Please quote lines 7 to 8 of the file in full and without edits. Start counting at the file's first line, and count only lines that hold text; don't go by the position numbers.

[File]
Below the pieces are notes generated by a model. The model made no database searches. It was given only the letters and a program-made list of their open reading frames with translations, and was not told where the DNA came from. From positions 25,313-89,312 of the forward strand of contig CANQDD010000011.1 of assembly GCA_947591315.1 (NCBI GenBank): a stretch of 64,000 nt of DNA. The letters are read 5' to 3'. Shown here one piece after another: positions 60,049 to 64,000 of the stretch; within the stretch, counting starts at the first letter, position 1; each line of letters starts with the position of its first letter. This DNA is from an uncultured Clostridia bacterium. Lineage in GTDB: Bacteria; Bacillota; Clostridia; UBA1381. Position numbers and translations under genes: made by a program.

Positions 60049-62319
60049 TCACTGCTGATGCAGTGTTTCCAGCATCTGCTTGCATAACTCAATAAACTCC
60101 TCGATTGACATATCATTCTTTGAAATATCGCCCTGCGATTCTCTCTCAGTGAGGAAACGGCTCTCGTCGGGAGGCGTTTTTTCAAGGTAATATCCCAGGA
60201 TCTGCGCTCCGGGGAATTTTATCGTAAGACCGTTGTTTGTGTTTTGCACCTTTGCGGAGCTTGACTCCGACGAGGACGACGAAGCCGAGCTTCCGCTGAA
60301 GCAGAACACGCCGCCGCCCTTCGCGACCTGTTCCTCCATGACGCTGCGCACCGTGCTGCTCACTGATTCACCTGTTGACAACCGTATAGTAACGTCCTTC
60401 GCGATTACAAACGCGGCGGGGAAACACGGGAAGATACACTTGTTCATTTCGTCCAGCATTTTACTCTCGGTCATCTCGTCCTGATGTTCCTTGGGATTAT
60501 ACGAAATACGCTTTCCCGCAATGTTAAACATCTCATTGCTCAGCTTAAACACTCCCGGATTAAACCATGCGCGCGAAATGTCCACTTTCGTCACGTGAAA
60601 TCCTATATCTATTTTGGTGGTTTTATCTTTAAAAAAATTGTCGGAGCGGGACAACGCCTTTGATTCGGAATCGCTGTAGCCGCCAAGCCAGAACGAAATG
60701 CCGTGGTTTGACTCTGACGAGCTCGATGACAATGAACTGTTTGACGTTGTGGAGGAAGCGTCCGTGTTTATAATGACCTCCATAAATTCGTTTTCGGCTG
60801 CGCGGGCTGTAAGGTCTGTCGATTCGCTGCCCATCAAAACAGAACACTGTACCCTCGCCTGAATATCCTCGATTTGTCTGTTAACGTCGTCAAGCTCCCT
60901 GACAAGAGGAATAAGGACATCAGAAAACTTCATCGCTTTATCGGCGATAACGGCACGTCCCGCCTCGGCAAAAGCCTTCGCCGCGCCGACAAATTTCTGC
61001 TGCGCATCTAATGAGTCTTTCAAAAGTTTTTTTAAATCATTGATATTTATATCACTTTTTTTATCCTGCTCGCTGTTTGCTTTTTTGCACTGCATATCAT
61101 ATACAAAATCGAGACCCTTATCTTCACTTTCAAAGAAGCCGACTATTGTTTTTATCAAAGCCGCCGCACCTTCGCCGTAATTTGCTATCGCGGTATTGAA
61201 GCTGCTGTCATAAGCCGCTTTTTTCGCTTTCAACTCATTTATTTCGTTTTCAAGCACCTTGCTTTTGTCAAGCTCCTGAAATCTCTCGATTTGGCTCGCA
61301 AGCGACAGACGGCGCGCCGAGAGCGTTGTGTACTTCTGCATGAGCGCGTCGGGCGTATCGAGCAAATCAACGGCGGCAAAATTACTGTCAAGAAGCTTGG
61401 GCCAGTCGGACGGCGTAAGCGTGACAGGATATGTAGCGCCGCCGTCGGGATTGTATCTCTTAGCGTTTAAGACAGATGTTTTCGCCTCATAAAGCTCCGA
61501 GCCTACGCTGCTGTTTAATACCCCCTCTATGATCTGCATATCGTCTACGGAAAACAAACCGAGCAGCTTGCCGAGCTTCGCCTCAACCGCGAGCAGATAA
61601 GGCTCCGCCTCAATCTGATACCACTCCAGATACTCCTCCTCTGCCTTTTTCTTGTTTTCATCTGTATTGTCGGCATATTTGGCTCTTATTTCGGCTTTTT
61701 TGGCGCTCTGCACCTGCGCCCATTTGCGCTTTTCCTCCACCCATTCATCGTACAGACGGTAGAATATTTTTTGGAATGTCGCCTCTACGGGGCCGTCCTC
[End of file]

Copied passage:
60401 GCGATTACAAACGCGGCGGGGAAACACGGGAAGATACACTTGTTCATTTCGTCCAGCATTTTACTCTCGGTCATCTCGTCCTGATGTTCCTTGGGATTAT
60501 ACGAAATACGCTTTCCCGCAATGTTAAACATCTCATTGCTCAGCTTAAACACTCCCGGATTAAACCATGCGCGCGAAATGTCCACTTTCGTCACGTGAAA